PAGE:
I think that figuring out religion and spirituality for ourselves on an individual level, and maybe too on a larger philosophical or intellectual level, is one of the great human struggles. How many people do I know who grew up Catholic, moved away from it as adults, and continually struggle with whether or not to go back to the church? (This is a rhetorical question, but the answer is lots).

In the past two weeks I have attended a Lutheran service and a Methodist service — both Christian denominations, the services are very similar to the masses that I attended for most of my life (although I suppose I am getting to that age where I have actually spent about 50/50 in and out of the church). Praying more regularly certainly seems to bring with it a kind of power; however, this morning I was thinking about whether or not we prayer primarily because we want something and we want help from a higher power. I guess this is a slighly obvious observation and statement. Perhaps the more loaded or pointed question is: Does belief (faith) really “count” it if is motivated by want or desire? In other words, am I a “true” believer if I just kind of make myself pray because it’s what I should do and have been told it is the way to facilitate miracles?

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Years ago (shockingly six years have somehow passed since I started this blog!) I wrote a lot about my struggles with choosing a form of meditation and whether that choice encouraged me to keep my eyes opened or closed.

Last week a friend came over for our “happiness project” group, asking if she could borrow a room in our house for a bit before the meeting started because she needed to fit in some meditation.  First of all, I truly admire her flexibility in finding time and space for her practice.  I really need to take that in and try to apply it to my own life (for example, once I arrive at work I act as if any chance at meditation is impossible.  When, in fact, I have my own office with a door at the end of a hall that few people venture down — a completely viable space for meditation to happen whenever I need a quick break and time to refocus my energy).

After my friend wrapped up her meditation in our den, she talked about how relaxing her practice is and how she can get so far into it that the outside world melts away.  I have never achieved this in meditation.  I told her how I am lucky to achieve three breaths before my monkey mind jumps in.  It turns out that she does a mantra based meditation (eyes closed, one sanskrit word with “good vibration” — she didn’t tell me what word — in her head).  This got me thinking about shifting my meditation practice again — back to where I began.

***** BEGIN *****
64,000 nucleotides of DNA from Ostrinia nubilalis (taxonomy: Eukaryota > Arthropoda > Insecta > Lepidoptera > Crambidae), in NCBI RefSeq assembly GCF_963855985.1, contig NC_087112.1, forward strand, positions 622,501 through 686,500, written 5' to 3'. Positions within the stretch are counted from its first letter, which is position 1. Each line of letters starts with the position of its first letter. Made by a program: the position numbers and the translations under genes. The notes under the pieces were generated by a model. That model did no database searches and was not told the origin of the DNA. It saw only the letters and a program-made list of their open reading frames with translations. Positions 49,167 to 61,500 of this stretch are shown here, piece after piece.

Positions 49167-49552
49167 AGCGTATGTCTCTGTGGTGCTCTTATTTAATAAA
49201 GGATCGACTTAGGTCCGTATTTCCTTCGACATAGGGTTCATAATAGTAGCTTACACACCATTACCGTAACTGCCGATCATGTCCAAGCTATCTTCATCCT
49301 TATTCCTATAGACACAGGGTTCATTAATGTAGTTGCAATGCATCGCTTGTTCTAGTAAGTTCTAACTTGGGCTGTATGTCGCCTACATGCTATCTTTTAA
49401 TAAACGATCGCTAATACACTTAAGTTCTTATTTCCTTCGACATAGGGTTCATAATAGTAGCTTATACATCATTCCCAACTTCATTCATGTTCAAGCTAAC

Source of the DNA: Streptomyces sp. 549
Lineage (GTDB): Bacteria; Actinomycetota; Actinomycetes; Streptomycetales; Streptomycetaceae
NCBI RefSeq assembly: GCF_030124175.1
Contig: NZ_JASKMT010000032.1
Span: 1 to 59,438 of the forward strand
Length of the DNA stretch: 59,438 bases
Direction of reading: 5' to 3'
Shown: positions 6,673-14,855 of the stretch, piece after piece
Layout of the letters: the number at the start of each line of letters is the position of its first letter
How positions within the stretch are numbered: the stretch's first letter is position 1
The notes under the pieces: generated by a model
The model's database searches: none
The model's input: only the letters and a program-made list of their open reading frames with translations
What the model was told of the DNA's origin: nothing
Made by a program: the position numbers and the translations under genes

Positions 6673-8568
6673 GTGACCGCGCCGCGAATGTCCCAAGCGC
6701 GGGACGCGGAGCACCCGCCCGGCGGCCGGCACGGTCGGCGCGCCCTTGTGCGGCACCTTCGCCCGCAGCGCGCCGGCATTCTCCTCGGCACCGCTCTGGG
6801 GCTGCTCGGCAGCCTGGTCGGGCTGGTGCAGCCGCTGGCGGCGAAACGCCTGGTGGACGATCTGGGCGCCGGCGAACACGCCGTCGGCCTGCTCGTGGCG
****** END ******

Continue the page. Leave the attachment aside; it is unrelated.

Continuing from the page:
For the past few years, my meditation has been in the tradition of Shambhala instead of the mantra based and metta meditations that I practiced early on.  So for the past week or so I have gone back to doing eyes closed with the mantra –” om mani padme hum.”  This has been going well, but also meditation has been doing the work that it is intended to do by revealing my continued obsession and difficulties with decision making.  While I am meditating, I keep getting hung up on whether or not this is the “right” mantra for me.  Additionally, at night I have been reading Sylvia Boorstein’s Happiness is an Inside Job.  Her method is metta meditation, which I learned from her on a retreat and found it to be both delightful and truly challenging (compassion toward my enemy = not easy).

I think that my issue with the “jewel of the lotus” mantra is that I have trouble understanding its meaning.  It is difficult to accurately translate Sanskrit into English, and this phrase, for whatever reason, seems particularly elusive.  The 14th Dalai Lama, however, gave a simplified meaning as follows:

“Thus the six syllables, om mani padme hum, mean that in dependence on the practice of a path which is an indivisible union of method and wisdom, you can transform your impure body, speech, and mind into the pure exalted body, speech, and mind of a Buddha[…]”

Ultimately most meditation practices that come out of ancient/historical religious or spiritual tradition have, at their heart, the goals of mindfulness and compassion.  Metta meditation works this directly into the meditation practice, but this does not mean that meditating in a different way somehow excludes that focus or those goals.  So perhaps this mantra isn’t as distant or distinct from my beliefs about meditation as I once thought.  Practicing the transformation into pure body, speech, and mind of a Buddha does actually consist  of mindfulness and compassion toward humanity and all living beings — the same way that another of my favorite mantras does: